When you walk into a room, it’s usually easy for you to see what needs cleaning. You might notice a pile of dirty laundry waiting to be done or a kitchen sink stacked with dirty dishes, pots, and pans.
However, after you clean up the obvious things, do you forget about the rest of the room? Consider seven places that you may be overlooking when it comes to cleaning.
1. Undersides of Furniture
When you look under a bed or sofa, you often spot a few dust bunnies rolling around that you can quickly capture with a vacuum or dust mop. But have you taken the time to inspect the actual bottom of the furniture piece? You might be shocked by what clings to bed frames, chair seats, and table braces.
Use your vacuum or a dusting wand to eliminate spider webs and eggs, as well as dust and grime, at least two times per year.
2. Walls and Baseboards
Dust and grime can adhere to vertical surfaces as well as horizontal ones. Open the curtains or blinds, and turn on all the lights, and you’ll be amazed at how furry your walls may look. If you happen to have textured wallpaper, even more dust is likely lurking.
Start at the top of the wall and work your way down using a duster that captures particles. Finish by removing any stray marks or body soil that may be present around light switches and door knobs.
Conclude your wall cleaning by giving attention to the baseboards. A significant amount of dust can accumulate on those small ledges. In rooms with higher humidity levels like kitchens and bathrooms, you may need to wipe the baseboards with a damp cloth because the moisture has turned the dust into soil that clings to the surface.
3. Tops of Cabinets, Doors and Picture Frames
When you’re cleaning, take the time to look up. You might notice more dirt than you’d prefer. We often overlook what’s above our line of sight. Regularly clean the tops of door frames, kitchen and tall storage cabinets, picture frames, and ceiling corners.
While you’re up there, inspect the light fixtures and ceiling fans. The best tool for capturing dust and spider webs is a disposable duster with an extendable handle. If you don’t have one, use a clean microfiber cloth and attach it to a broom or mop handle with a rubber band.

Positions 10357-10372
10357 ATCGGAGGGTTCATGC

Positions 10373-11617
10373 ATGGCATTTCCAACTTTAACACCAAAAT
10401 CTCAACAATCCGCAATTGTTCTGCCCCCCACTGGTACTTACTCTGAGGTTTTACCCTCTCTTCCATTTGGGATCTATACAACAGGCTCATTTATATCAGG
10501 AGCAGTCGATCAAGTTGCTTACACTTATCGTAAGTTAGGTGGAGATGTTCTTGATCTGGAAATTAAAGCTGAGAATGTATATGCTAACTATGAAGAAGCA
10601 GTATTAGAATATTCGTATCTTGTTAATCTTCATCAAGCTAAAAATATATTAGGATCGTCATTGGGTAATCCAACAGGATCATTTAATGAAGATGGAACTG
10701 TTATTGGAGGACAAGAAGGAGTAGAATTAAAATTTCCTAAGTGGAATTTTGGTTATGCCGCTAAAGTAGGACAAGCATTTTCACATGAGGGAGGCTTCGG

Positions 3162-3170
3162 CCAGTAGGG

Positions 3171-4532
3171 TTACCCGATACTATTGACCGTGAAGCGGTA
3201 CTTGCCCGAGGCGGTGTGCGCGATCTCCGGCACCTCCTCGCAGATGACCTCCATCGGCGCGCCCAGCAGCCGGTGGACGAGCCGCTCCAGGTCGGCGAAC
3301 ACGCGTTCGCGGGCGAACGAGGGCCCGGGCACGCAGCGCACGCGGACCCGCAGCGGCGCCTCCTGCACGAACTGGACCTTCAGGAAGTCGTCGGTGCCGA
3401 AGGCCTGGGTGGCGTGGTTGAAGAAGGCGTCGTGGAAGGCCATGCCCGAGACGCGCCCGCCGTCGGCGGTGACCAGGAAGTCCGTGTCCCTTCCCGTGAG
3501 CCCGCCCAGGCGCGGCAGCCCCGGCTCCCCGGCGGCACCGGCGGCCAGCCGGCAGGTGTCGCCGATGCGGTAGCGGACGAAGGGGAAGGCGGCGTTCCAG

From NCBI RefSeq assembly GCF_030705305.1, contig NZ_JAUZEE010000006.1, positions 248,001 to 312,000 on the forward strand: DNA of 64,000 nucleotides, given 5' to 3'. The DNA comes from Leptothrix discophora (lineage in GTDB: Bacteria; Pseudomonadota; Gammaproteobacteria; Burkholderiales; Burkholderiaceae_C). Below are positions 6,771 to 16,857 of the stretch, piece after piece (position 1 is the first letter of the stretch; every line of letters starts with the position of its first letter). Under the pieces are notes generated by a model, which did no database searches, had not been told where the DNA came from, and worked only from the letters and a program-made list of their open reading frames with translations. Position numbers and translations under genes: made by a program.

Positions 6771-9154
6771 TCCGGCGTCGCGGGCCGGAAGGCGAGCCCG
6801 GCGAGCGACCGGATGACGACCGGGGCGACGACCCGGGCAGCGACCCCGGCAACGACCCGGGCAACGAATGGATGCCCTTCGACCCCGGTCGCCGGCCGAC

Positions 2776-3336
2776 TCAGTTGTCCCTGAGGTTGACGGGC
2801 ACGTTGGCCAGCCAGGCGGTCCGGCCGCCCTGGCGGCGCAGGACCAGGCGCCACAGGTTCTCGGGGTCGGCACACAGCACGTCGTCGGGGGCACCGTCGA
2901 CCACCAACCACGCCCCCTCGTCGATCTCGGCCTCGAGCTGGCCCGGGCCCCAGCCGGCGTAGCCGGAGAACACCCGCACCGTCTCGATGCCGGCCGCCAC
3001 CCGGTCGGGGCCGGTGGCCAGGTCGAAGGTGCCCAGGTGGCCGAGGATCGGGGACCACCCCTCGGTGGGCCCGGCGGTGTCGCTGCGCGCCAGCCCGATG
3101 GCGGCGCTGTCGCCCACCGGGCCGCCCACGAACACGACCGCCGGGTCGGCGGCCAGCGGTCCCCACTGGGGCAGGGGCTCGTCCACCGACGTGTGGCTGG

4. Air Filters and Vents
If the system doesn’t filter the air returning properly to trap dust and pollen particles, it will just blow them back into the living space. There are various filter types, ranging from expensive HEPA filters to inexpensive mesh filters. Regardless of the type you use, you must change or clean them to ensure effectiveness. While you’re changing the filter, take the time to clean the vent grates as well. This will make breathing easier and result in less dust on everything.
Make sure to also give single window unit filters and vents a thorough cleaning.
5. Vacuum Cleaners and Cleaning Tools
If all your cleaning tools are really dirty, using them each time might simply spread the dirt around. When did you last take a good, close look at your vacuum, mop, or scrubbing brushes?
Of course, you empty the debris cup or dispose of the disposable bag in your vacuum. But you should wash and thoroughly clean the cup every month or so. Most can be washed in hot, soapy water and left to air dry. There are likely filters that need to be washed or replaced as well. Check the rotary bars and brushes and remove any tangled strings or hair. This will result in better cleaning outcomes and less dust.
All mop heads, sponges, and scrubbing brushes should be cleaned with hot water and a disinfectant cleaner after every use. Kitchen sponges can harbor and spread dangerous bacteria if not handled properly.
6. Indoor Plants
Whether you have indoor plants that are real or silk, they can accumulate an astonishing amount of dust. Most live plants will benefit from a quick trip under the shower head. If they are too large to move, you can use a microfiber cloth or disposable duster to wipe down each leaf.
Silk plants can also be “dusted” with a cloth or by taking them outside and using a hair dryer set on cool to blow off the dust. To freshen individual stems of silk greenery or blossoms, you can place them in a paper bag with plenty of table salt or baking soda. Give the bag a good shake, and much of the dirt will remain in the salt or baking soda. Finish by dusting off any residue with a cool hair dryer before displaying.